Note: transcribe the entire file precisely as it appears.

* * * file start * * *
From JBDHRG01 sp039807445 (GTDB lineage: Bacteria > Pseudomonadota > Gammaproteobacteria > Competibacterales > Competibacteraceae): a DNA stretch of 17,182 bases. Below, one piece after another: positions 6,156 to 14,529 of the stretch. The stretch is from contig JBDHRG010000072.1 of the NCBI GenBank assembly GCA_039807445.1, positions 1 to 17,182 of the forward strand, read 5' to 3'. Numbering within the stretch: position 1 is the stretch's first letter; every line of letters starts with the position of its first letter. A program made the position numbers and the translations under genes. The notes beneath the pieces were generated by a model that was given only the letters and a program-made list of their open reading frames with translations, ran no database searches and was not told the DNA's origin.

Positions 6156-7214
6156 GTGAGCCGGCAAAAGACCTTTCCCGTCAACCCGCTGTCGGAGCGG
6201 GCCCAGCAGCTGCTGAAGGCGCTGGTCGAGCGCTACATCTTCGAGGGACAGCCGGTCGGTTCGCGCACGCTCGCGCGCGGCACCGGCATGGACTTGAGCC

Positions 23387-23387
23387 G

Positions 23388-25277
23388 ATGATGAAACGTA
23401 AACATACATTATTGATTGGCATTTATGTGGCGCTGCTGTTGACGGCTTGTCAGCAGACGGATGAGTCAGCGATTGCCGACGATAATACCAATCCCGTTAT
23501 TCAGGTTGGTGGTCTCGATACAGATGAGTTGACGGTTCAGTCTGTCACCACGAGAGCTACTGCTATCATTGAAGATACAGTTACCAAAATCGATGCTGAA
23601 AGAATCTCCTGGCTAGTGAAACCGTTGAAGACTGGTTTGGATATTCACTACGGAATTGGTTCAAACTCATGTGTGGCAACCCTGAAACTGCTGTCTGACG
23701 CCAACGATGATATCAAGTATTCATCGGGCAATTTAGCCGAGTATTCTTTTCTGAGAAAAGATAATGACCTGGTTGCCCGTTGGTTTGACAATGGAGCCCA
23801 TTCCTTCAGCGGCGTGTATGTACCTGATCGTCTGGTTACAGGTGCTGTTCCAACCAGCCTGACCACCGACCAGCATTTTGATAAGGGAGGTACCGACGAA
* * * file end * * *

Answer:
From JBDHRG01 sp039807445 (GTDB lineage: Bacteria > Pseudomonadota > Gammaproteobacteria > Competibacterales > Competibacteraceae): a DNA stretch of 17,182 bases. Below, one piece after another: positions 6,156 to 14,529 of the stretch. The stretch is from contig JBDHRG010000072.1 of the NCBI GenBank assembly GCA_039807445.1, positions 1 to 17,182 of the forward strand, read 5' to 3'. Numbering within the stretch: position 1 is the stretch's first letter; every line of letters starts with the position of its first letter. A program made the position numbers and the translations under genes. The notes beneath the pieces were generated by a model that was given only the letters and a program-made list of their open reading frames with translations, ran no database searches and was not told the DNA's origin.

Positions 6156-7214
6156 GTGAGCCGGCAAAAGACCTTTCCCGTCAACCCGCTGTCGGAGCGG
6201 GCCCAGCAGCTGCTGAAGGCGCTGGTCGAGCGCTACATCTTCGAGGGACAGCCGGTCGGTTCGCGCACGCTCGCGCGCGGCACCGGCATGGACTTGAGCC

Positions 23387-23387
23387 G

Positions 23388-25277
23388 ATGATGAAACGTA
23401 AACATACATTATTGATTGGCATTTATGTGGCGCTGCTGTTGACGGCTTGTCAGCAGACGGATGAGTCAGCGATTGCCGACGATAATACCAATCCCGTTAT
23501 TCAGGTTGGTGGTCTCGATACAGATGAGTTGACGGTTCAGTCTGTCACCACGAGAGCTACTGCTATCATTGAAGATACAGTTACCAAAATCGATGCTGAA
23601 AGAATCTCCTGGCTAGTGAAACCGTTGAAGACTGGTTTGGATATTCACTACGGAATTGGTTCAAACTCATGTGTGGCAACCCTGAAACTGCTGTCTGACG
23701 CCAACGATGATATCAAGTATTCATCGGGCAATTTAGCCGAGTATTCTTTTCTGAGAAAAGATAATGACCTGGTTGCCCGTTGGTTTGACAATGGAGCCCA
23801 TTCCTTCAGCGGCGTGTATGTACCTGATCGTCTGGTTACAGGTGCTGTTCCAACCAGCCTGACCACCGACCAGCATTTTGATAAGGGAGGTACCGACGAA